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I have a text classification deep-learning model, which takes in a text and outputs a softmax probability. I am using glove embeddings to represent my input text in numerical form for the DL model.

the DL model is actually quite simple too. the embedding layer is trainable and no weights has been passed to it. enter image description here

And after the training, while I was making predictions with unseen text, I could realise that only one of the key-words had huge importance in predictions. To make sure that that is the case, I have changed input texts to only include those key-words and softmax-probabilites were more or less same.

So, what changes do I make in my model, from embedding-technique to network, or in anyway to not have the model rely on some of the words and force it to consider entire sentence?

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Dense layer | Feature in-dependency

There are a couple of things that may be going on in your experiment. First of all, it may as well be that the particular keyword you are seeing to play the most important role is intrinsically correlated with a correct prediction.

That aside, by feeding the network words in the form of a dense layer, these words are introduced with no intrinsic inter-dependency and are treated as orthogonal in the forward pass.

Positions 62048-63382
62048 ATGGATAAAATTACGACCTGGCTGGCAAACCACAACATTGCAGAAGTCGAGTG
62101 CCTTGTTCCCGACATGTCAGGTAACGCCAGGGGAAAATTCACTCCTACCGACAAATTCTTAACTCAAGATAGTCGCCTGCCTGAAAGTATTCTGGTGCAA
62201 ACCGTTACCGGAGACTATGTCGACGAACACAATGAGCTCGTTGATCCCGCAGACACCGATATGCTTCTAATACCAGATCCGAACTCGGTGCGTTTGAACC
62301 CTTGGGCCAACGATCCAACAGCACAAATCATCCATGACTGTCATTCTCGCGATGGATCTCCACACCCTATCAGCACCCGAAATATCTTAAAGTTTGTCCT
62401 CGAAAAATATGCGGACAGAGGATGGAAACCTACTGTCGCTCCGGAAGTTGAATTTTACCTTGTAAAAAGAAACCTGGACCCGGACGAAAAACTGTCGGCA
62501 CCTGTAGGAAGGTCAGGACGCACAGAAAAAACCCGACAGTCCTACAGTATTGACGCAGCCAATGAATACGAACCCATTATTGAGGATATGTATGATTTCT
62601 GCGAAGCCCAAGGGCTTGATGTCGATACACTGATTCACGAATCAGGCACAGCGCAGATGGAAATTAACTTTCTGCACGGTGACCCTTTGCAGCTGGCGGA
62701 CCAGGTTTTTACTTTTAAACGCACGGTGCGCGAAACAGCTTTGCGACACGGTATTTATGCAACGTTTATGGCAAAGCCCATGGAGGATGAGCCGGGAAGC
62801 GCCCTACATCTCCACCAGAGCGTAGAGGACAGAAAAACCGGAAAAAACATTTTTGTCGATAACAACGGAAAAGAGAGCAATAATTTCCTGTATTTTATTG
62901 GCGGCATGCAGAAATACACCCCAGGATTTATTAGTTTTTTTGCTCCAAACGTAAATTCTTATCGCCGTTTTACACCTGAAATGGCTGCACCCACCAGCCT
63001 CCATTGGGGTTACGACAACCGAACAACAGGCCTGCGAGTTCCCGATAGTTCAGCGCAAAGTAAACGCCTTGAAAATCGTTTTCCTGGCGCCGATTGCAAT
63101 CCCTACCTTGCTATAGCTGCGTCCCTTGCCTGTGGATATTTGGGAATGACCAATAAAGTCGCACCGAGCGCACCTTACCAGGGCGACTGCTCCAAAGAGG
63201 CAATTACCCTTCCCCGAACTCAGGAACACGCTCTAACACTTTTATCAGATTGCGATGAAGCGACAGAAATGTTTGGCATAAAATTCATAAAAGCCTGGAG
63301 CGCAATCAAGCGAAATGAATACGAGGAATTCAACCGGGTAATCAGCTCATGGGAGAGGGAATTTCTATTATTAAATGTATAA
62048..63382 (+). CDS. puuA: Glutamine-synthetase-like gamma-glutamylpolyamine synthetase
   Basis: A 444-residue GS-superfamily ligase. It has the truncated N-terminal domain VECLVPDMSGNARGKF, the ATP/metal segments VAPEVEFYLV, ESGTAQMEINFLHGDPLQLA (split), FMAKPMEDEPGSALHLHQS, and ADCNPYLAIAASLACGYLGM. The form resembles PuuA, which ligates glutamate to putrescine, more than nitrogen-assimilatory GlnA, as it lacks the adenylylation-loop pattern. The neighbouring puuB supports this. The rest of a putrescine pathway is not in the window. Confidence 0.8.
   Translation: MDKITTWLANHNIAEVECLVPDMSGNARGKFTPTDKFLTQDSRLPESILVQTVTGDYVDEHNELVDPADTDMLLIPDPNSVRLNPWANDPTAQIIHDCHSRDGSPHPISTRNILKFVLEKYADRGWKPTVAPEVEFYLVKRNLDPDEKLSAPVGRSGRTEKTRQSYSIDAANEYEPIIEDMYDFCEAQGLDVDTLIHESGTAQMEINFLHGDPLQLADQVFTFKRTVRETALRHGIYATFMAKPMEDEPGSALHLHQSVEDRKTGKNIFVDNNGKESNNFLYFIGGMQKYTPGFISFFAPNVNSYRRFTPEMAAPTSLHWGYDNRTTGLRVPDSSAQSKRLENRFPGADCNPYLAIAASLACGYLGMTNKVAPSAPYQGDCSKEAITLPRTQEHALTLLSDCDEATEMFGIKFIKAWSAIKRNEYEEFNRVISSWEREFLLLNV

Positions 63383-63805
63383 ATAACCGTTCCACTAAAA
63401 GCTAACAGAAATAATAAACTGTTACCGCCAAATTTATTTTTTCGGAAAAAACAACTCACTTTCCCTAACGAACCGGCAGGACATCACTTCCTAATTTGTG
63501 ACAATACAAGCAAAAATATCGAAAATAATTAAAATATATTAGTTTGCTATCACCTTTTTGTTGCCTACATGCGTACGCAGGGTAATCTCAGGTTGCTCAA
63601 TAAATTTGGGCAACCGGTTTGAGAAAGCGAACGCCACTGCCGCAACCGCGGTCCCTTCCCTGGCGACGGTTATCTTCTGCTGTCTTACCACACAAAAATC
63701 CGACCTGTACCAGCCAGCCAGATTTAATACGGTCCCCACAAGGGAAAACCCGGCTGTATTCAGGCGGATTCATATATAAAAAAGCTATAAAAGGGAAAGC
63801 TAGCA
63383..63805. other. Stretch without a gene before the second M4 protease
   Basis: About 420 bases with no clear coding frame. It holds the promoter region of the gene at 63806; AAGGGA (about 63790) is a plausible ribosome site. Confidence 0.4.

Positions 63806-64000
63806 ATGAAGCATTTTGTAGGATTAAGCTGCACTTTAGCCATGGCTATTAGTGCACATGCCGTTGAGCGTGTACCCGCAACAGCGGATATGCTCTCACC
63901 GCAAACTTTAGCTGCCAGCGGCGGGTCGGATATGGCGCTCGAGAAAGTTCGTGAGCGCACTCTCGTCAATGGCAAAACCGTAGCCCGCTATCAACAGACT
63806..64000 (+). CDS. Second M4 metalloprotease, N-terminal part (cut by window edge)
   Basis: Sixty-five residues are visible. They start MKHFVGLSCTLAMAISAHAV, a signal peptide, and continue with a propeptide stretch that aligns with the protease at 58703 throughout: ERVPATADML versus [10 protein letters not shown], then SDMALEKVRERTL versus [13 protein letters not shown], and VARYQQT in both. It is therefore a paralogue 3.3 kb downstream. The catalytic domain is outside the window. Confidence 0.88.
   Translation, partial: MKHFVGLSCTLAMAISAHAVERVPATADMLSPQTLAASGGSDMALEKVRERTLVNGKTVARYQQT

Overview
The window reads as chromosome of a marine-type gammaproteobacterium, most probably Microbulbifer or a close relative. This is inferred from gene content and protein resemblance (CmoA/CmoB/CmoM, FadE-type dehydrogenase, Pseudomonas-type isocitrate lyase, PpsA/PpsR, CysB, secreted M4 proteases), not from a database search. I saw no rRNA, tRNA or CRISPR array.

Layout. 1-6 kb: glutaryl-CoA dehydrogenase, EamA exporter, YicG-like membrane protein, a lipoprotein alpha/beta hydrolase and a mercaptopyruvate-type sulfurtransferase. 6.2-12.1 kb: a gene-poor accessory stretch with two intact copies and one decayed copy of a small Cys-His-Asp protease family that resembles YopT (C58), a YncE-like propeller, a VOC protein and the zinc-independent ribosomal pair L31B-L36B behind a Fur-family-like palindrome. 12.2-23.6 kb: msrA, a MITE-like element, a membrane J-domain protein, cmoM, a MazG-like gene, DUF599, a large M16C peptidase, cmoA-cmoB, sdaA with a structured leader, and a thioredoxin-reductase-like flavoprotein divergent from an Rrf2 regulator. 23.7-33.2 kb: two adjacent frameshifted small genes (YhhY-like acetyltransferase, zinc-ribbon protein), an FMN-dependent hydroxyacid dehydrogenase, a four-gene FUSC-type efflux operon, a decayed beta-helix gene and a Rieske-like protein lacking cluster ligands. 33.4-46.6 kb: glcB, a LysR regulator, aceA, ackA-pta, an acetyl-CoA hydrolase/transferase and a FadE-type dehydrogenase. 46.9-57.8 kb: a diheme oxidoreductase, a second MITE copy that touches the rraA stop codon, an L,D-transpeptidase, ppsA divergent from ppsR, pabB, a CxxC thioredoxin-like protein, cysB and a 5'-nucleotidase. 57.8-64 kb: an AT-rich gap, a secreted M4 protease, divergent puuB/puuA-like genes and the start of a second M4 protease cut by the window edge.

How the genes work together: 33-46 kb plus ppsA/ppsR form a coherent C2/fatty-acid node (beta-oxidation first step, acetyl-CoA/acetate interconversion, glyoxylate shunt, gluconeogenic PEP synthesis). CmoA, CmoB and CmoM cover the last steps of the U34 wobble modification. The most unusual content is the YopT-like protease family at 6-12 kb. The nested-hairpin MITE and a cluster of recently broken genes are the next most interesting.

RNN layer | Feature step-wise dependency

force it to consider entire sentence

I think what you may be saying is that, some there is some "sense" in the ordering or temporal structure of your text, and that you would like to impose that as an intrinsic characteristic of your data as it is being passed over to your network. The above is exactly what a recurrent layer is meant to be doing: impose a step-wise dependency between the words/features as they take place in time and only allow your data to be seen in this particular recurrence structure. In this way, a fixed-length representation of your target/input sequence is downprojected into the hidden state vector of the last timestep of your sequence.

Your model will get adjusted based on this particular last-hidden-state distillation of your input texts, and thus enforced to look at the entirety of sentences by proxy.

If you try this, beware of vanishing gradients ;)

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  • $\begingroup$ huge thanks for the detailed answer and insights @hH1sG0n3. I will replace the dense layer after the embedding layer with a GRU or LSTM and train the network again. $\endgroup$ Nov 3 at 17:13
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    $\begingroup$ No problem, depending on what is the length of your input sentences you may want to check that your backprop adjustments do follow all the way back. You can do that by checking the gradient flow, there are libraries for checking and visualising both in keras and pyrtorch - good luck! If it solves your question feel free to tick my answer as a solution :D $\endgroup$
    – hH1sG0n3
    Nov 3 at 17:15
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Adding Dropout, randomly omitting units during training, encourages a neural network to learn a more robust representation.

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  • $\begingroup$ Thanks for this insight. as shown in the picture attached, I have 2 drop out layers. so, do i just increase the count of dropout layers? or increase the dropout rate? $\endgroup$ Nov 3 at 17:01

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